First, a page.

In 1977, when he won a seat on the San Francisco Board of Supervisors, Harvey Milk became the first openly gay elected official in the United States. Never hiding his sexuality, Milk was the most outspoken and well-known of the first generation of out gay and lesbian politicians. Milk's political activism graw directly out of his commitment to the gay community and his success came not just from the gays and lesbians in his Castro neighborhood, but also from heterosexual working people in other parts of his district who saw his commitment to improving their lives.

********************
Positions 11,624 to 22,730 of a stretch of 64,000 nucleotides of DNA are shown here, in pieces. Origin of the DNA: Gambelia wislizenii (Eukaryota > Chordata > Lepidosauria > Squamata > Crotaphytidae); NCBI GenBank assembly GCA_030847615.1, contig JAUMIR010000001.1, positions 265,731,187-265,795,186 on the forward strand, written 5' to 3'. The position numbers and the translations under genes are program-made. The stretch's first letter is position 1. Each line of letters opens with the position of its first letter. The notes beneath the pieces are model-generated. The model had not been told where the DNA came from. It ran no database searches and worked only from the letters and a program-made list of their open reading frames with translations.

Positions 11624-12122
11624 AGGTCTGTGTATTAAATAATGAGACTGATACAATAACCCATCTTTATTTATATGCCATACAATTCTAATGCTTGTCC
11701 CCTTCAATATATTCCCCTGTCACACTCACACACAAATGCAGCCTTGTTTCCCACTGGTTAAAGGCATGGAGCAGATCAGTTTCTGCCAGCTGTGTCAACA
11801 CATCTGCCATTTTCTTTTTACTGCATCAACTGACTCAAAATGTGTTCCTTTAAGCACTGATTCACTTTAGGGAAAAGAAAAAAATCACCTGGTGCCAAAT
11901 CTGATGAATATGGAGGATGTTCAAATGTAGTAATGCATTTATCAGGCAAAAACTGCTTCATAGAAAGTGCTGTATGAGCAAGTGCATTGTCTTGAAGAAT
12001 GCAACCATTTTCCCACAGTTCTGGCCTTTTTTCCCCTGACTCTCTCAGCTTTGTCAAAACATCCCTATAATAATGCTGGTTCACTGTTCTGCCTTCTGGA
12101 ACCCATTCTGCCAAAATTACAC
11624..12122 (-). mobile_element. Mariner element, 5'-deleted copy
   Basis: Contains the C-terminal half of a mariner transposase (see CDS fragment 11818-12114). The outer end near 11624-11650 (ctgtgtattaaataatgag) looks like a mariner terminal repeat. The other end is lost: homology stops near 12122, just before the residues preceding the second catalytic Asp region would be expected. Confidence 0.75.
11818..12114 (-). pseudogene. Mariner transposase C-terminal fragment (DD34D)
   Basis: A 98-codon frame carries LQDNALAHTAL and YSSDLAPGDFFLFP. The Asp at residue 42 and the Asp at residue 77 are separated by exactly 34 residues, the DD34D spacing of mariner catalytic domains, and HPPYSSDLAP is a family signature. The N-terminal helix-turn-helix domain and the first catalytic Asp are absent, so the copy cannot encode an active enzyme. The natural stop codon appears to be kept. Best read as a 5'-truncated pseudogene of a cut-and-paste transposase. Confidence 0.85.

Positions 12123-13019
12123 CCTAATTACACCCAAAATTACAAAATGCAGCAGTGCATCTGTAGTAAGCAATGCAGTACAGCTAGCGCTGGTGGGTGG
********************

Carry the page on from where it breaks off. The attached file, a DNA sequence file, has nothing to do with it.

In 1978, Harvey Milk and George Moscone, then mayor of San Francisco, were assassinated by Dan White, a former policeman and political opponent. At the trial, White's attorney offered the "Twinkie defense," arguing that White suffered diminished capacity from over consumption of junk food and was therefore not responsible for his actions. Though charged with first-degree murder, Dan White was found guilty of voluntary manslaughter on both counts. His virtual acquittal sparked riots by gays and lesbians in San Francisco and demonstrations across the country.